Fall Flavors: Gingerbread

I first made Amy Karol’s Gingerbread recipe when I was pregnant with Miss S in 2008.  I craved everything autumnal in that pregnancy– apples, butternut squash, pumpkin, and winter spices.  This cake was perfect for satisfying those cravings, and the seasonal ones that still return when the air gets crisp.  I’d call it more of a spice cake than a gingerbread, as to me gingerbread means something a bit more dense and fruit-cake/plum pudding like, though I don’t know where I got that platonic ideal of gingerbread.  Since then I’ve make it every fall, and today was the day!

I adore Brer Rabbit molasses, on the strength of the bottle alone, and buy a new bottle every year for fall baking season.

The cake  comes out of the oven dark, shiny and rich, and rather than use whipped cream, I frost it to keep all that good stuff from going dry and stale.

I made a lackluster cream cheese frosting this year (maple buttercream next time, I think), but that didn’t stop Miz E from licking the spatula with a gleam in her eye!

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Crayon Upcycling

In our house, two out of three children nap.  One of them two times a day.  Which means that Miss S, as the eldest, has to spend rather a lot of time at home waiting for smaller people to wake up, and as such I spend a lot of time making sure she is busy and having fun! As she likes crafty things, art, baking, nature and experiments, we have a lot of interests in common so usually we can find something fun to do together.  Today I noticed that there were lots of bitty ends in the crayon box– small enough for Big G to choke on, and too small for either of the girls to have much fun coloring with them.  Finally time to do something I’ve been desperate to try– melting together bits of crayon in molds to make swirly new crayons!  Of course somewhere I have silicone ice cube trays in cute shapes but I couldn’t find them so we used a mini muffin tin instead. We decided which crayons should go together in each muffin cup

Per the art direction of Miss S, we did one cup of rainbow, one cup shades of yellow, one shades of pink, one shades of green/ blue and one “mixed bag”(the one in the middle).

They baked in the oven at 350 for 5 minutes.

When they were all melty Miss S carefully swirled them around a bit with a toothpick- they looked rather muddy and unpromising at this stage, we were worried.  I put them in the freezer to firm up so we could pop them out and see if they were any more interesting underneath. Guess what? They were. Though I’d advise lightly oiling or spraying the baking cups before putting your crayon bits in, as the finished new crayons are rather hard to get out! I ran a knife around the edges and then ran warm water on the reverse side of the tin.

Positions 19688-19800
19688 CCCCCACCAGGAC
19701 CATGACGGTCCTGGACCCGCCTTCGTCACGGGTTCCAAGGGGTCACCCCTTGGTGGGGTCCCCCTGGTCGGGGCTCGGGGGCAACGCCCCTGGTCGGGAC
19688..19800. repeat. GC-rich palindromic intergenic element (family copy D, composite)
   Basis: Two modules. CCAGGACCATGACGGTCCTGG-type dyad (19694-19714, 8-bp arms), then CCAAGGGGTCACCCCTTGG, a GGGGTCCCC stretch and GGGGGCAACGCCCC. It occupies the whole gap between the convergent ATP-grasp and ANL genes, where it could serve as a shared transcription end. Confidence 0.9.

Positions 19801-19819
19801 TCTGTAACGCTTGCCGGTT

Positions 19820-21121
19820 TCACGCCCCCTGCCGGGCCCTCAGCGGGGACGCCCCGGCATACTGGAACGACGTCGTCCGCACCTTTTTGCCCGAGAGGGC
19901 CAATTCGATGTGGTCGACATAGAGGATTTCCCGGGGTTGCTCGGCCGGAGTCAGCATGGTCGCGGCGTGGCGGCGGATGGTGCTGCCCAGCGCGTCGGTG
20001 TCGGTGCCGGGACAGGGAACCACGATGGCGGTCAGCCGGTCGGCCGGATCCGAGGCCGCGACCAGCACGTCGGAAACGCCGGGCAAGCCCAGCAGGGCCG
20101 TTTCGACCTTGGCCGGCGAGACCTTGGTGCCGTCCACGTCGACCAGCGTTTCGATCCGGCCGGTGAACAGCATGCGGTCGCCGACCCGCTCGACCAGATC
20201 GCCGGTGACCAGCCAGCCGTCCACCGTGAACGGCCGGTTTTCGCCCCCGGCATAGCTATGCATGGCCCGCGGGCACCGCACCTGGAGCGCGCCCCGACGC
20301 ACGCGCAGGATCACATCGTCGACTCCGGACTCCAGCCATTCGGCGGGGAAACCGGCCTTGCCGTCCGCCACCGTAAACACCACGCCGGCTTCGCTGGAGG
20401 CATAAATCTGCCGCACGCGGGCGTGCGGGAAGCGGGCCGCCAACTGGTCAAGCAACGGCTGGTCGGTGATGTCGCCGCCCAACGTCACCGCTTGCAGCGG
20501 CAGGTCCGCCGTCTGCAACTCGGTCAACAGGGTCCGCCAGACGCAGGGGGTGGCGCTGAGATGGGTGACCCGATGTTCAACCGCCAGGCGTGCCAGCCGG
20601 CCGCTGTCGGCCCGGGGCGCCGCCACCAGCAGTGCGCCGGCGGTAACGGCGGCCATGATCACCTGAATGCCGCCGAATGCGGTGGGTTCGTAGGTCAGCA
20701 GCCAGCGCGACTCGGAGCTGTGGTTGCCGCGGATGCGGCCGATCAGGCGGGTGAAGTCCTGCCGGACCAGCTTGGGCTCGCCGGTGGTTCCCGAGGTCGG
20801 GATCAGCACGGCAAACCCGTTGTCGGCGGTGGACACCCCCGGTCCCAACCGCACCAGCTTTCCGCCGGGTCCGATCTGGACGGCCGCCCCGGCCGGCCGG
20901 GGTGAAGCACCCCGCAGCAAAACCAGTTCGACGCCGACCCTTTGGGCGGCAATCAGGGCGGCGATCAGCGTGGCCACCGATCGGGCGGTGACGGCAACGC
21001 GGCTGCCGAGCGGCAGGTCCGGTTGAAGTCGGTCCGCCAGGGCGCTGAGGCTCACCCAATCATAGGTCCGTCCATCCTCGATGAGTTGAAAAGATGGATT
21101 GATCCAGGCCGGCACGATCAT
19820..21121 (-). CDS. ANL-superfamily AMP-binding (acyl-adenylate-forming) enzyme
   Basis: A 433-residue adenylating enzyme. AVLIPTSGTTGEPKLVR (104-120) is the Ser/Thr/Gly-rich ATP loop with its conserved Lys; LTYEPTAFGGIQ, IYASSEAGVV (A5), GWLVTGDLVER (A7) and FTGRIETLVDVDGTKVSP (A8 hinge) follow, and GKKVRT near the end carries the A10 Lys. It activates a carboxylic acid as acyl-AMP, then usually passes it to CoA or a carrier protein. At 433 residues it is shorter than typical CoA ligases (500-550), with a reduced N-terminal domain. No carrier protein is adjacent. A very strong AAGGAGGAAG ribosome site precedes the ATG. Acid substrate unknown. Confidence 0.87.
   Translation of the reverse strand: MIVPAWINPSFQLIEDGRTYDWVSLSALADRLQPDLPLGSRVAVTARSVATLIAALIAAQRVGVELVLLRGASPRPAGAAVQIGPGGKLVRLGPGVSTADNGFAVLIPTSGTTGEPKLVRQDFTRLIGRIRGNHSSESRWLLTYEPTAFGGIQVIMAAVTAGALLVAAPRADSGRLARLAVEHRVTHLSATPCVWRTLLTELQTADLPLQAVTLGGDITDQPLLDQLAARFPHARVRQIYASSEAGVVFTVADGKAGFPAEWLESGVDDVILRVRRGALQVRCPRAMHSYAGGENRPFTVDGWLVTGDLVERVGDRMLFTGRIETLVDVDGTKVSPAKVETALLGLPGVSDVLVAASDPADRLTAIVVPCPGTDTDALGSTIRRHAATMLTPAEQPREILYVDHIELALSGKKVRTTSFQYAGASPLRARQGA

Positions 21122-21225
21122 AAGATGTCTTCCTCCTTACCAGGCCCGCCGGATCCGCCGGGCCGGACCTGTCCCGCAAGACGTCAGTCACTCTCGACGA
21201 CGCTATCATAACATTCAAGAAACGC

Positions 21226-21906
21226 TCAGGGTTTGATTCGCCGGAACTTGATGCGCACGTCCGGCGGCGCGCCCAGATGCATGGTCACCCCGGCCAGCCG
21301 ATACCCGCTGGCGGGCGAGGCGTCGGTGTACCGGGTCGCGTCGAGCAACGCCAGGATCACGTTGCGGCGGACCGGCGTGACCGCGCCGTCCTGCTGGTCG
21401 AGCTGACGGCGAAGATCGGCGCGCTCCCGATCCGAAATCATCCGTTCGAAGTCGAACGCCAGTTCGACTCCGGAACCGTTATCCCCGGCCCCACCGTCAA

Above is the ‘mixed bag’ which turned out really neat and was the favorite of Miss S.

This one is my favorite– all swirly shades of greens and blues like the sea.

And here they are all together– certainly a fun experiment and as there are always broken crayons, one I’m sure we’ll be doing again!  Perhaps once I’ve found those silicone molds…

(And an extra bonus– click here for a video of Miss S doing “color commentary” on the finished product)

 

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Decorating, And A Small Claim to Fame

*We interrupt this post for important breaking news: as it turns out, I, Nancy Flynn, sold the very first item on Etsy! I had no idea until this very nice journalist got in touch to find out what I thought about it.  Want to read more? Here ya go.*

We moved into a new home a little bit over a year ago– it is the first house I’ve lived in, as I grew up and spent most of my life living in city apartments until now.  I’m finding decorating to be a real challenge, mostly because I’m afraid to make mistakes.  I know myself well enough to know that once something goes up (or down, in the case of a rug), I will consider it “done” and stop seeing it when I look at the room, meaning that if I settle for things that aren’t quite right, they will stay put they fall down or fall apart, just itching my unconscious, bothering me with their not-quite-rightness, but not enough for me to go to the trouble of changing them.  At any rate, our walls are white and very bare, with the exception of the girls’ room, because I put all of the art I ever bought and loved over the past 8-10 years up in their room immediately after we moved in.  So you know what my priorities are.  Given that, you’d think the obvious choice would be photos of the children or our family up on the walls.  Not so.  I have a weird mental block about using family photographs as art in public rooms in the house.  But after a trip to PaperSource, I hit upon a solution, at least for one wall: the custom, fabric silhouette.  A blend of art, patchwork and family photography that is great fun to do and sits very well with me indeed:

I could do a photo tutorial if anyone is interested, but the process is very simple indeed.

1. Take a photo of your subject in profile,

2. blow it up to the desired size (i just had Walgreens print the photos in 8×10),

3. cut the profile out, trace it onto heat’n'bond,

4. iron the first side of the heat’n'bond onto your patterned paper

5. cut around the traced line and peel off backing paper

6. Iron onto your background fabric

7. Trim and frame, hang jauntily going up the stairs, youngest kid on the bottom!

I have profile photos of the fella and me I was planning to use at the very top of the staircase, but i was sort of horrified by the turkey wattle i have in profile (note to self: work out more and eat less bread), and vanity won out so the kids are it for now.  I’m planning to use smaller photos to make tote bags for the grandmas for Christmas (Grammie, Gee, forget you read that, please.)